That game against the New York Giants was a sign of things to come: just two days later, Robinson was traded to the Jets in exchange for a conditional sixth-round selection in the 2023 draft. He left Jacksonville having played 214 of 473 offensive snaps (45.2%), touching the ball 92 times for 386 yards and four touchdowns.
Needless to say, Robinson did not come anywhere close to duplicating those numbers in New York. He saw action in just four games as a Jet, playing just 57 of 639 possible snaps (8.9%) and closing out the year with five straight inactivities. In total, he carried the ball 29 times for 85 yards and added five yards and a touchdown on two receptions.
From his recovery, to playing under a new coaching staff in Jacksonville, to his trade to the Jets, the circumstances did not do Robinson any favors in 2022. That being said, the season as a whole still cannot be called anything but a disappointment: he was replaced by one team, and underused by another, and never able to return to the levels of play he had shown before his season-ending injury in December 2021.
What will be his role? Robinson has some experience as a receiver and is joining New England after having caught 91 passes for 617 yards and five touchdowns over the first three seasons of his NFL career. While not the most positionally-flexible back, he might be able to serve as a change-of-pace option reminiscent of former Patriot Rex Burkhead — a between-the-tackles runner and potential short-yardage back, who also can contribute a bit in the passing game. As such, he projects as a RB2-type player to spell lead-back Rhamondre Stevenson in select situations.
What is his growth potential? Robinson’s 2022 season was a disappointment, especially after he was traded to the Jets. From that point of view, the only way is up. If he can return to his rookie form, when he had 1,414 yards from scrimmage and scored 10 touchdowns, the Patriots will obviously have gotten themselves a legitimate weapon. But even if he does not it might not be a problem: as long as he can show some improvement compared to last season, he should be able to become a contributor as an RB2-type player.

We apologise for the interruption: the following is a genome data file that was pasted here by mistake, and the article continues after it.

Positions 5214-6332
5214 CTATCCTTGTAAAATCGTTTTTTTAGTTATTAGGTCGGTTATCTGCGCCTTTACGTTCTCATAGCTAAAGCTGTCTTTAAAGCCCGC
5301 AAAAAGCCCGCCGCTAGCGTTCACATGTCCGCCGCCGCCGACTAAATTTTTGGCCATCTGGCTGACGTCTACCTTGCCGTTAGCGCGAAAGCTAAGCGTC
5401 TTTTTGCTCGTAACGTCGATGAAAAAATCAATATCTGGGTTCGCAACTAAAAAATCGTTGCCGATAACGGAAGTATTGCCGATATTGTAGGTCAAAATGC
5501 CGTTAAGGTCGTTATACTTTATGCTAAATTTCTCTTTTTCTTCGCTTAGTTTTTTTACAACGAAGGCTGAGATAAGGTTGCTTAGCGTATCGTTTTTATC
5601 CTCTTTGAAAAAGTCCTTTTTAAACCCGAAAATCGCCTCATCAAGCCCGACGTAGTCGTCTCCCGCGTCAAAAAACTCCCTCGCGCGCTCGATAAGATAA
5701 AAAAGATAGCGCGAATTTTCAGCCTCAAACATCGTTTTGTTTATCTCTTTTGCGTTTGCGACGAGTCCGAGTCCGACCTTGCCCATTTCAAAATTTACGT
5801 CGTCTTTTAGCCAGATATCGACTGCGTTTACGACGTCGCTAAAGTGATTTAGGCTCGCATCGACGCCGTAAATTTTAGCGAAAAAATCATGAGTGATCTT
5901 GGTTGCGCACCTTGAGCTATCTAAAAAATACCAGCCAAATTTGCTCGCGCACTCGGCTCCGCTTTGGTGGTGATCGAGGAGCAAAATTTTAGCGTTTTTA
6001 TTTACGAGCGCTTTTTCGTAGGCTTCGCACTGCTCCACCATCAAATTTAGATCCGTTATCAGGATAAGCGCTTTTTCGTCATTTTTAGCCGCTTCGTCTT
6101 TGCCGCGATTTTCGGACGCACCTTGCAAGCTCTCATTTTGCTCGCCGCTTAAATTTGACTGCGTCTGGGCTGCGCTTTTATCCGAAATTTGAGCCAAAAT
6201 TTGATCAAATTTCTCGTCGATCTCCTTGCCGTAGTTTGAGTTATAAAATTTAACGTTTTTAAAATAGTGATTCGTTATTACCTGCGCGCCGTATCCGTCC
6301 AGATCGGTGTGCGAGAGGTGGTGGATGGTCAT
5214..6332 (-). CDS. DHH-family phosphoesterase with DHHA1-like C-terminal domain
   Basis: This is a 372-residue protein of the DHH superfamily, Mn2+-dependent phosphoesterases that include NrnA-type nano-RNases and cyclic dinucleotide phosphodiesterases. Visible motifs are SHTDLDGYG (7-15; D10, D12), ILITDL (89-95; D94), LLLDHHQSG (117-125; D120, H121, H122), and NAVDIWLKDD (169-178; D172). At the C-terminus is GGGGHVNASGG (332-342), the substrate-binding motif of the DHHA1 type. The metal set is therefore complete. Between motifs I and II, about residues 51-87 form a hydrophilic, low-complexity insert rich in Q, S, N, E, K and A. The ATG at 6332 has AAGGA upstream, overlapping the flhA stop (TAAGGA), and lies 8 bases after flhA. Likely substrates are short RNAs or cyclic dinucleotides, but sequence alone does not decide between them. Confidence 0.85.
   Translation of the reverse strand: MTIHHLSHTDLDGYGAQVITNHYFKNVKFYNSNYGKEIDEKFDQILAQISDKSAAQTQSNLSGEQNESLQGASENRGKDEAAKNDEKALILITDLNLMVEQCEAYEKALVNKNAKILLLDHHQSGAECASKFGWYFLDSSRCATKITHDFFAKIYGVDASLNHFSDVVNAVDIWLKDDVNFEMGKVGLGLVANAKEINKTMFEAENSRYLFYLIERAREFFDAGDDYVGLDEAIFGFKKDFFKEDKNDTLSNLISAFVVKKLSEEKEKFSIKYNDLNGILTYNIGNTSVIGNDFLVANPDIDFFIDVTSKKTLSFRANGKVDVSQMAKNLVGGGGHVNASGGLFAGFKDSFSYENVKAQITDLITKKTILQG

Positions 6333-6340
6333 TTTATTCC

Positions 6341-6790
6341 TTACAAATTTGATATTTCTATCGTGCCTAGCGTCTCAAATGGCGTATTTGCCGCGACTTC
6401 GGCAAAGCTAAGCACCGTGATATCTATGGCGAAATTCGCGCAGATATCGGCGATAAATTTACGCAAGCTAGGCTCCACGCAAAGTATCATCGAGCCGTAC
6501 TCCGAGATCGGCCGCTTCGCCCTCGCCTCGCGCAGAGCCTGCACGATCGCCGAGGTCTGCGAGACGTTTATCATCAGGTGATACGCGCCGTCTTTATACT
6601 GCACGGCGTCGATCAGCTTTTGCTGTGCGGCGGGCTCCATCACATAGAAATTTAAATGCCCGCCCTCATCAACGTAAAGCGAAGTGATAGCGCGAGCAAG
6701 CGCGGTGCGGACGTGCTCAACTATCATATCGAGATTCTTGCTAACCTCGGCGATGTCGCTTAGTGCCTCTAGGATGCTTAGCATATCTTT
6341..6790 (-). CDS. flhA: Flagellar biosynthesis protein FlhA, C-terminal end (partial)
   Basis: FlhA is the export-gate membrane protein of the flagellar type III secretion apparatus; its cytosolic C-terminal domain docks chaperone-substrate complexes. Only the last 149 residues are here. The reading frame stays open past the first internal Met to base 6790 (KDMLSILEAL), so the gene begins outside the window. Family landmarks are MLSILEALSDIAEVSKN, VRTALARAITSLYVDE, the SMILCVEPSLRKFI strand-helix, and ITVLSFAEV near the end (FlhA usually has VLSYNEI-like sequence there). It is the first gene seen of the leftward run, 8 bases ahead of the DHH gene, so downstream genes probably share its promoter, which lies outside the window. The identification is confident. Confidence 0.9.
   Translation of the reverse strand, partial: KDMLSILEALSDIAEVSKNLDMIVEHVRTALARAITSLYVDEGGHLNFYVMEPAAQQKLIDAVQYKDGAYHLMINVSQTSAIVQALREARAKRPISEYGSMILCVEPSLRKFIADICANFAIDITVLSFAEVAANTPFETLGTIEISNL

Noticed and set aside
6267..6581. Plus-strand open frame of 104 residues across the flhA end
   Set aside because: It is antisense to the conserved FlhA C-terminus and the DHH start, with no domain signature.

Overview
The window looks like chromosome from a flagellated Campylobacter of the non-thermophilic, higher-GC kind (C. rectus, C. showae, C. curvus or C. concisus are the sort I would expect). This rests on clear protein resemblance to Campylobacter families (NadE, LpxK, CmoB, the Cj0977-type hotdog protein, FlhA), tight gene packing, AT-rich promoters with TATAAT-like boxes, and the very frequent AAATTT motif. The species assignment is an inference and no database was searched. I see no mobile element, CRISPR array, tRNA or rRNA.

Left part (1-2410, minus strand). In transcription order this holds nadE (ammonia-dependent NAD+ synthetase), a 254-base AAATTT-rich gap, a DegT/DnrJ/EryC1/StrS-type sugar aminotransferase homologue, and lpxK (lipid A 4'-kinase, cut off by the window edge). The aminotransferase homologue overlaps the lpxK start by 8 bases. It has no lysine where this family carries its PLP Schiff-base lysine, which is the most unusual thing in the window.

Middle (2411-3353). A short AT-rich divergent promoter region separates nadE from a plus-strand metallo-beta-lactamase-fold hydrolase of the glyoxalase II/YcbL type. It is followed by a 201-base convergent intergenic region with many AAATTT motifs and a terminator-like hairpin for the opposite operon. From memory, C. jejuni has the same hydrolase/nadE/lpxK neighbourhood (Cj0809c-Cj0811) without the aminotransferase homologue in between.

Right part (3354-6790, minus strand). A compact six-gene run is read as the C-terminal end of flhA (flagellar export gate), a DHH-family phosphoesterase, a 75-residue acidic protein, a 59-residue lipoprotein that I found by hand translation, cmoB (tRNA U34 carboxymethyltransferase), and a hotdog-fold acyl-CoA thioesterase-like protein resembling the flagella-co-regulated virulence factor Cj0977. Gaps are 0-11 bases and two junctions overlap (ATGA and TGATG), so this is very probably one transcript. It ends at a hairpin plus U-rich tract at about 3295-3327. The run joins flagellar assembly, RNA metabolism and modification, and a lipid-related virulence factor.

Does he have positional versatility? Robinson’s primary value lies as a backfield option: 1,339 of his 1,441 career snaps between the Jaguars and Jets (92.9%) have come at a traditional running back alignment. For comparison he has only rarely been split out wide (76; 5.3%) or moved into the slot (25; 1.7%). He also has one solitary snap on his résumé as a wildcat quarterback. As far as special teams is concerned, he will likely not be a factor after not playing a single snap in the game’s third phase in three regular seasons.
What is his salary cap situation? Robinson signed a two-year, $4 million contract with the Patriots in free agency and will count $1.76 million against their salary cap this season. That number does not tell the whole story, however: it includes only $150,000 in guarantees, which means that releasing Robinson would create a minimal dead cap as opposed to $1.61 million in gross savings.
How safe is his roster spot? Judged by his contract, Robinson appears to stand on shaky ground; the Patriots can easily move on from him without any major financial ramifications. That said, the current depth chart at running back suggests he will have a good chance at making the team: behind Rhamondre Stevenson, the team as receiving/change-of-pace options Ty Montgomery, Pierre Strong Jr. and J.J. Taylor, as well as early-down/between-the-tackles back Kevin Harris. There is a good chance Robinson will beat out one, if not both, of Taylor and Harris to earn himself a spot in the rotation.
One-sentence projection: James Robinson will not put up the same numbers he had as a rookie, but still fill a valuable role as a replacement for free agency departee Damien Harris.